52 Blog Tips to Kick Start Your Blog in 2010

Over the week between Christmas and New Year I took the week off from blogging here on ProBlogger and posted a simple series of ‘best of posts’ from 2009 in 5 different categories.

I had so much good feedback from sharing these links (a couple of them went pretty wild on Twitter particularly) that I thought I’d repost the complete list for those who also took that week off.

All in all those lists contain 52 links to the most popular posts on ProBlogger in 2009 and hopefully they will help resource you for 2010!

Advice for Bloggers: Karate Kid Style

After a week off I found it a little hard to get myself going again this morning. So I procrastinated on Twitter by posting some adapted Karate Kid quotes with some pics. It never was intended to be anything more than just the first one…. but my followers kind of egged me on (shifting the blame).

Here are the pics I pumped out over about 10 minutes – I thought putting them together into a post might serve as a permanent and public reminder of the dangers of wasting time on Twitter (a great lesson for bloggers going into the new year.

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PS: don’t read too much into them or base your blogging upon the following :-)

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Photo on 2010-01-04 at 10.39.jpg

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The Blah Blah Blah Blogging Rules. F It.

I’m having a rule-following problem. As in, don’t want to follow them.

Which rules? These ones:

  • Use snappy titles containing a question, the words “How To” and jarring adjectives. Do not be cute, arty, or poetic. Copy-write. Read the titles on the cover of The Enquirer or Cosmo and do what they do. Your title is more important than the post, itself.
  • Give advice. Provide value. Solve problems. Don’t talk about your cat or your sex life.
  • Make it scannable. Break up text with headers.
  • Make is scannable. Use lists.
  • Make it scannable. Use boldface and italics to emphasize your point.
  • Be brief, simple and stick to one topic. Your readers are only scanning it, anyways.

The Blogging Rules, Flouting Them, and the Faux-Rebellion.

Here is my confession: I’m a lit-on-fire blogger (who hates the word blog, cringes when I’m called a blogger, and resists the word “post”) but I don’t want to play by these rules.

I want to write wild, long, passionate, raw and real. I want to create art. I want to write words that land and burrow and inhabit my people. (I should just admit that I’m a wannabe poet and call it a day. Then no one would EVER read/scan my stuff. And so I blog.)

Here is my second confession: I adhere to the Gospel of Doowhatchalike. My titles are posts in and of themselves. I often write loooooooooooong pieces – sometimes 2,000 words or more. I insert my opinions and streams of consciousness and wackadoo digressions all over the place and they’re usually more interesting than the ostensible topic. And then I post pictures of my cleavage.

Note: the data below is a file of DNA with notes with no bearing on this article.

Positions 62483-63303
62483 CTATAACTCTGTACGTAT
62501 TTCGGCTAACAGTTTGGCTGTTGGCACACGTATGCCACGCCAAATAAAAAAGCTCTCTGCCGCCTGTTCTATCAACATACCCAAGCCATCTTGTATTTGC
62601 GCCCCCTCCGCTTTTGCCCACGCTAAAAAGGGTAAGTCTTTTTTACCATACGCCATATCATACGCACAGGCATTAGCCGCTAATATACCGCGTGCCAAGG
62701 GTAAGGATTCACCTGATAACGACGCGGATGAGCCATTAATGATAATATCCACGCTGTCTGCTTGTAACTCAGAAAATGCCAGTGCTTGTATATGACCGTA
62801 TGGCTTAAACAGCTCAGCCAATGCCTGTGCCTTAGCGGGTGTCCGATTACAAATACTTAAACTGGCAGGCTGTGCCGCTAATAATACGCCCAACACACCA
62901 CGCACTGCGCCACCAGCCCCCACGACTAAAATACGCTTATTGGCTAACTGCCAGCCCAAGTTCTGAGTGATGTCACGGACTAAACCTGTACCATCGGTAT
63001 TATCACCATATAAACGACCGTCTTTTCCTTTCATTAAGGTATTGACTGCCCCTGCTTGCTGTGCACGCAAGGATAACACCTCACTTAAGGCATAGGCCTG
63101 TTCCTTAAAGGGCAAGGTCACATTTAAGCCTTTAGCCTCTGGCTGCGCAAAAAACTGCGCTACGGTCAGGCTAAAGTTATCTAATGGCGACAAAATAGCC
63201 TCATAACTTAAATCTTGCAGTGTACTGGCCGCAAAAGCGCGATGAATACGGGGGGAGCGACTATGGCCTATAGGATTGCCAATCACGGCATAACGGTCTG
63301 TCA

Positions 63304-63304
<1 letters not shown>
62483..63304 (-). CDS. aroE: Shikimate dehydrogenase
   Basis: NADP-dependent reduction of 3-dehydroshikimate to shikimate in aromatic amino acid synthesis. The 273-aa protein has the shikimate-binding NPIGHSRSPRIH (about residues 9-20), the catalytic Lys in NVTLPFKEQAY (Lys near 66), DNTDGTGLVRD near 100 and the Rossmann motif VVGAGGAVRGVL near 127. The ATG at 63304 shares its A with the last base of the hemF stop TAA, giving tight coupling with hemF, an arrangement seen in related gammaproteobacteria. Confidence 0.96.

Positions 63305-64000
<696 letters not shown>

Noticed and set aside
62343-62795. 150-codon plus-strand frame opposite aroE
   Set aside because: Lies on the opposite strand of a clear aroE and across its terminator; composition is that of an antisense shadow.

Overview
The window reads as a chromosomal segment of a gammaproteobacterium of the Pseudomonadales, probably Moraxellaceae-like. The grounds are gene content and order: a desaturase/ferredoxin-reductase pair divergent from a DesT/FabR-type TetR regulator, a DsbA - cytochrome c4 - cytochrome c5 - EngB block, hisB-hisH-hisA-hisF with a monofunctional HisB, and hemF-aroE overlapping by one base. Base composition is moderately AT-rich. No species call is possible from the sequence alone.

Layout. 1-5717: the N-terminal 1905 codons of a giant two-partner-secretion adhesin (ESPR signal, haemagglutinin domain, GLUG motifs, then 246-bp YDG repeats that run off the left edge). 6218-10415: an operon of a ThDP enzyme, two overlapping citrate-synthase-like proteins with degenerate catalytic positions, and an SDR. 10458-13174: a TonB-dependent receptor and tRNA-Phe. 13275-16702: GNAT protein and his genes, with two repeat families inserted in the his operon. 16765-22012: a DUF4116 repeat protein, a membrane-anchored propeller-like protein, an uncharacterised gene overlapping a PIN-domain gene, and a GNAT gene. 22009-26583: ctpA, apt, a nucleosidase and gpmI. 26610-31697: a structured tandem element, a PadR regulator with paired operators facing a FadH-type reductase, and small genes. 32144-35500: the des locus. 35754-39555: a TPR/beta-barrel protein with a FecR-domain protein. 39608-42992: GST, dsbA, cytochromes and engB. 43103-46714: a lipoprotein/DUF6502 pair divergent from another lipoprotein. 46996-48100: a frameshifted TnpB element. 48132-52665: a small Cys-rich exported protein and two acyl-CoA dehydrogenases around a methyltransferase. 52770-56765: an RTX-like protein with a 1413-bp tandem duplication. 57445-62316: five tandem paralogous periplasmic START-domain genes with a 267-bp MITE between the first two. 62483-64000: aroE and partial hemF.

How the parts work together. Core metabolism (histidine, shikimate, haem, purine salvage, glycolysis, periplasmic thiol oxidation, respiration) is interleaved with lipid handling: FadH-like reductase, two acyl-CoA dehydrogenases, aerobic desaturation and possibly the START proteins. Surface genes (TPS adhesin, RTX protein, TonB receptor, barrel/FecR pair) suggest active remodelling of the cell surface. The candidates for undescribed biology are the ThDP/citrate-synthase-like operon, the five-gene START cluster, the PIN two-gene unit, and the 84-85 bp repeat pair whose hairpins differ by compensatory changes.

But just between you, me and the double D, I’m not a rebel.

I may have a vivid imagination and torrid/insane romantic life (thanks, vivid imagination!), but otherwise am so screamingly normal that it makes your normal tawdry. This is me: 9-5, kids, stability, friends, family, education, achievements, regular oil changes, a yard that doesn’t raise the wrath of strata, blah blah blah.

Why then, in my blog – my baby, my heart, my love, my creative offering to the world, my own thing – do I have to follow the rules? Why do you?

The Revolution Will Be Blogged

Recently, at my own site, I asked: Why do you blog?

The answers were many, varied, and invariably wonderful:

I blog because I love to write; blogging is just another form of expression for me. – Amanda Farough, Violet Minded

Though I may never become a writer who makes millions through my craft, blogging has given me the opportunity to affect the lives of others with my words. – Maven, A Fabulously Good Life

I blog because I’m the savior of the world and if everyone would just listen to me, we would all be better off, but then, I can’t even save myself sometimes so I guess that’s not true either.

I blog because I love run-on sentences.

I blog because the Infinite source of the cosmos calls me to it, that or is constantly warning me to stay away from it. Either way, I’m pretty bad at listening. – Steve, Life Change For You

I started blogging initially because it I was bored, dateless and cold on one January Friday night in Chicago. True story – Laura Cococcia, The Journal of Cultural Conversation

I am a glutton for personal development. whut.

I blog about it because I do my best thinking when I’m talking. I learn things as I explain them to others. I realize truth about myself, ugly ones and damaged ones and foreign ones, when I’m not stuck in my own head.

I blog because blogging is gangsta, and I got a gangsta lean. – Carlos Velez, Conscious Me (coming January 2010)

I needed a space where I could support my own interests, where I’m the Queen Of My Own Domain! It was also a challenge to push myself to try something completely new…to get unstuck and out of a rut. – Eileen, Blue Bird Luxe

I also consider it a creative act and a political act – any woman blogging now is raising a voice for all those womens’ voices which were silenced throughout history. And as the famous quote by Adrienne Rich states: When a woman tells the truth she is creating the possibility for more truth around her. – Lianne Raymond

…I blog because I want a revolution, I’m adverse to guns, and toddlers aren’t great at protest marches (unless they’re protesting the lack of third bowls of ice cream or fourth green bananas). – Arwyn, Raising My Boychick